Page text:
The Flawed Humanity of Silicon Valley

Behind the scenes of the surveillance economy.

Mr. Warzel is an opinion writer at large.

“Uncanny Valley,” a memoir by Anna Wiener.
Credit...Sonny Figueroa/The New York Times

Every week brings a fresh hell in the tech world. As news of the latest scandals pile up over weeks, months and eventually years, narratives switch. Friendly tech companies become “Big Tech.” The narrative is flattened. The tech giants become monolithic and their employees become caricatures — often of villains.

The truth is always messier, more interesting and more human. It is a central tension animating Anna Wiener’s excellent memoir, “Uncanny Valley.” The book traces Ms. Wiener’s navigating the tech world as a start-up employee in the mid 2010s — what might be thought of as the last years before Silicon Valley’s fall from darling status. Ms. Wiener said she was drawn into the tech world by its propulsive qualities. Graduating into a recession and spending her early 20s in publishing, tech offered opportunities: jobs, the seductive feeling of creating something and, of course, the money was good.

But what makes “Uncanny Valley” so valuable is the way it humanizes the tech industry without letting it off the hook. The book allows us to see the way that flawed technology is made and marketed: not by villains, but by blind spots, uncritical thinking and armies of ambivalent people coming into work each day trying their best — all while, sometimes unwittingly, laying the foundation of the surveillance economy.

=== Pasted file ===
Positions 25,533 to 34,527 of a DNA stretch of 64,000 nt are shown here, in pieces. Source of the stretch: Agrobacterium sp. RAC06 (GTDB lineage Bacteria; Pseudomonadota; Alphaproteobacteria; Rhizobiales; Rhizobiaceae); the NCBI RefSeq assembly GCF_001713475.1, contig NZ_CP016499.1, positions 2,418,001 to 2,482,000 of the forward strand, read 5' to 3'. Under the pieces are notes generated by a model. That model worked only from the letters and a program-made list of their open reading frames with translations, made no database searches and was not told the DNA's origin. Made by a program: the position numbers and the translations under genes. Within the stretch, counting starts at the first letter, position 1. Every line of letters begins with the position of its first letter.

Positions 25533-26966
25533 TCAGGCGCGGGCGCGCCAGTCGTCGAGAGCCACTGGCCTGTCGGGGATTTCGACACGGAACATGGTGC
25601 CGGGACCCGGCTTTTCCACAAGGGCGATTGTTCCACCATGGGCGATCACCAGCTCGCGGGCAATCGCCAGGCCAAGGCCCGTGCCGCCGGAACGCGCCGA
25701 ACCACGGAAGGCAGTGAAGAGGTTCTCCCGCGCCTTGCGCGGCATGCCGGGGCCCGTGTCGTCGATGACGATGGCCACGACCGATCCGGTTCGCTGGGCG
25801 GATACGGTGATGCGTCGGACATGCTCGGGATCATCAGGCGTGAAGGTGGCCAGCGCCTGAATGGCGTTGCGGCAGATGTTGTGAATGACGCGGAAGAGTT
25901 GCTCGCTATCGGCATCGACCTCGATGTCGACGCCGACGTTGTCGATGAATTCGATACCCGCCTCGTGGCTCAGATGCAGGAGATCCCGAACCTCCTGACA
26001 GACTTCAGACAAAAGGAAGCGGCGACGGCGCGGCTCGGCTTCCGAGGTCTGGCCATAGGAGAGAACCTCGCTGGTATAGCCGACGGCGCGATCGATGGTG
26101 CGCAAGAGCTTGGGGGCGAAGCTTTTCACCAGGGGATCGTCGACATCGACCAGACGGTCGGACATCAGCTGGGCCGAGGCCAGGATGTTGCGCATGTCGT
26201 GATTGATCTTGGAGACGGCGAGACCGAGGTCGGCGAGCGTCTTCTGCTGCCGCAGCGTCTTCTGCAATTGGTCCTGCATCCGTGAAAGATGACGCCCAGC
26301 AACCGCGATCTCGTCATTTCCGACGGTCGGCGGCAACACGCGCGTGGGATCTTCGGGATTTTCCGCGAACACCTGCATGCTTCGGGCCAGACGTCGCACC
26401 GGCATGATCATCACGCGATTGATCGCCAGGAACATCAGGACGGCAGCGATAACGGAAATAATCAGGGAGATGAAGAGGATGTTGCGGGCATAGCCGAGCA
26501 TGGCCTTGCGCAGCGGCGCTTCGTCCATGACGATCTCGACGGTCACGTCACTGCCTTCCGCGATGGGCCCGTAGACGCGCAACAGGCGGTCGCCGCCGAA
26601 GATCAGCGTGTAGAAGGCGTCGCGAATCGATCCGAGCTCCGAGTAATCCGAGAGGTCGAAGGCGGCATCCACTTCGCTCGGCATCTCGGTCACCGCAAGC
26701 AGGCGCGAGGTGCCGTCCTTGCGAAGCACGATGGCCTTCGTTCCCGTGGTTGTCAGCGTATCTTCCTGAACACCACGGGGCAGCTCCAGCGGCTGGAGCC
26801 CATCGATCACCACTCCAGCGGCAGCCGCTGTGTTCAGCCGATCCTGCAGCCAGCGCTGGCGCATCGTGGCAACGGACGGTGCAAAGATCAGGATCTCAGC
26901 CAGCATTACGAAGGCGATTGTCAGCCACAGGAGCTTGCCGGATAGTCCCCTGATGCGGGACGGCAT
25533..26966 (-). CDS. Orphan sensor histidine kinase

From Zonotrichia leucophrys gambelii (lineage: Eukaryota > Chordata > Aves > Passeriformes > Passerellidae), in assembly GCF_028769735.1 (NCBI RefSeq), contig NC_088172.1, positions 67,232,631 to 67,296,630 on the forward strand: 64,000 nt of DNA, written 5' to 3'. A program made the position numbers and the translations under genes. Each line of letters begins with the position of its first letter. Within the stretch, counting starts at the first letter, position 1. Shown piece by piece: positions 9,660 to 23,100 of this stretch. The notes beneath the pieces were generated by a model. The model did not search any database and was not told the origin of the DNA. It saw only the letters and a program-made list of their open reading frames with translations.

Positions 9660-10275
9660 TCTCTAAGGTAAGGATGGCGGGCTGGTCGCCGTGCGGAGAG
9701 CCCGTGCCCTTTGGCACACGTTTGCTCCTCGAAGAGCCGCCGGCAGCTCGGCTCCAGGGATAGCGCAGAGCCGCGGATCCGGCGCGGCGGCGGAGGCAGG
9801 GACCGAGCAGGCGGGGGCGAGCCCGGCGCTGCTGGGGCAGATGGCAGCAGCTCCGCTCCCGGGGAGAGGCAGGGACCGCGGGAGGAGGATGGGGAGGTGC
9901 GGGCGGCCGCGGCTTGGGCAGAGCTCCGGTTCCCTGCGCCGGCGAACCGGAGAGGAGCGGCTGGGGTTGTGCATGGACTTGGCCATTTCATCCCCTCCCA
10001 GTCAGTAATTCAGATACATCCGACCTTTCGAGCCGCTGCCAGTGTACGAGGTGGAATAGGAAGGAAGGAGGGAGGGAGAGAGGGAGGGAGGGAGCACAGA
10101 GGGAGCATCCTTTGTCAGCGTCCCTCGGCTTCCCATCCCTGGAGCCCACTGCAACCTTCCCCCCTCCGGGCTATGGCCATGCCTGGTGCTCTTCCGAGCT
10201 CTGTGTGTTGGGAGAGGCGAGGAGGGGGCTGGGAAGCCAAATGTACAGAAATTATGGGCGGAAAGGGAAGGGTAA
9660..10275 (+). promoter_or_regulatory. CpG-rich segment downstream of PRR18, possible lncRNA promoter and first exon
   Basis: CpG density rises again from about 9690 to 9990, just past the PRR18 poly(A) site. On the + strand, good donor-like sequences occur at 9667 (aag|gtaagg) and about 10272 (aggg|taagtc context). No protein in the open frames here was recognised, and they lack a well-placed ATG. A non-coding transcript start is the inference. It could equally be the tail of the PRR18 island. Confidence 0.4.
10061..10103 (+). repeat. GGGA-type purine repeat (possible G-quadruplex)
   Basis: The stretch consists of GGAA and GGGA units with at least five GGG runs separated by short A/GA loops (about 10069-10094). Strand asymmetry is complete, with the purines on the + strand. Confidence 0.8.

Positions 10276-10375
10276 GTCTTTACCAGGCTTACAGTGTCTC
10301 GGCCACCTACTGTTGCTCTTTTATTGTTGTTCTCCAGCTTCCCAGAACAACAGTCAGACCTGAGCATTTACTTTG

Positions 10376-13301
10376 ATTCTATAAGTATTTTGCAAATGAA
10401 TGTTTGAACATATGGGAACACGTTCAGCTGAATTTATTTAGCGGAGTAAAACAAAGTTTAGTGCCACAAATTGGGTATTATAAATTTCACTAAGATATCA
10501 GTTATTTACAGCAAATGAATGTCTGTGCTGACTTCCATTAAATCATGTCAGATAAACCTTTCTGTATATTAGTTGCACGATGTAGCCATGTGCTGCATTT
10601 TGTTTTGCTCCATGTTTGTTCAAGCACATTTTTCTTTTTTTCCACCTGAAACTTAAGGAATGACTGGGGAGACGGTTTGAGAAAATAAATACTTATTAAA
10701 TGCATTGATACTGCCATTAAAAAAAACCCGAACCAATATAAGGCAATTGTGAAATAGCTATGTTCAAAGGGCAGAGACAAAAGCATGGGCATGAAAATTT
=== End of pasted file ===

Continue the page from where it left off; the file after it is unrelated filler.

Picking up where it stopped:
From a privacy standpoint, “Uncanny Valley” is helpful in understanding what it’s like being on the other end of the torrent of information that streams from our devices each minute. Early on, Ms. Wiener recounts working for a successful data analytics company and the gold rush toward big data, noting that “not everyone knew what they needed from big data, but everyone knew that they needed it.”

When confronted with the mass of information her company collected, Ms. Wiener describes feeling uncomfortable with the “God Mode” view that granted employees full access to user data. “This was a privileged vantage point from which to observe the tech industry, and we tried not to talk about it,” she writes. This, she notes, becomes a pattern. When Edward Snowden blew the whistle on the National Security Agency’s Prism program in 2013, employees at her own data company never discussed the news.

What she describes is a familiar dissociation for anyone who spends time interrogating tech companies on their privacy policies. Her company simply didn’t consider itself part of the surveillance economy:

“We weren’t thinking about our role in facilitating and normalizing the creation of unregulated, privately held databases on human behavior. We were just allowing product managers to run better A/B tests. We were just helping developers make better apps. It was all so simple: people loved our product and leveraged it to improve their own products, so that people would love them, too. There was nothing nefarious about it. Besides, if we didn’t do it, someone else would. We were far from the only third-party analytics tool on the market. The sole moral quandary in our space that we acknowledged outright was the question of whether or not to sell data to advertisers. This was something we did not do, and we were righteous about it. We were just a neutral platform, a conduit. If anyone raised concerns about the information our users were collecting, or the potential for abuse of our product, the solutions manager would try to bring us back to earth by reminding us that we weren’t data brokers. We did not build cross-platform profiles. We didn’t involve third parties. Users might not know they were being tracked, but that was between them and our customer companies.”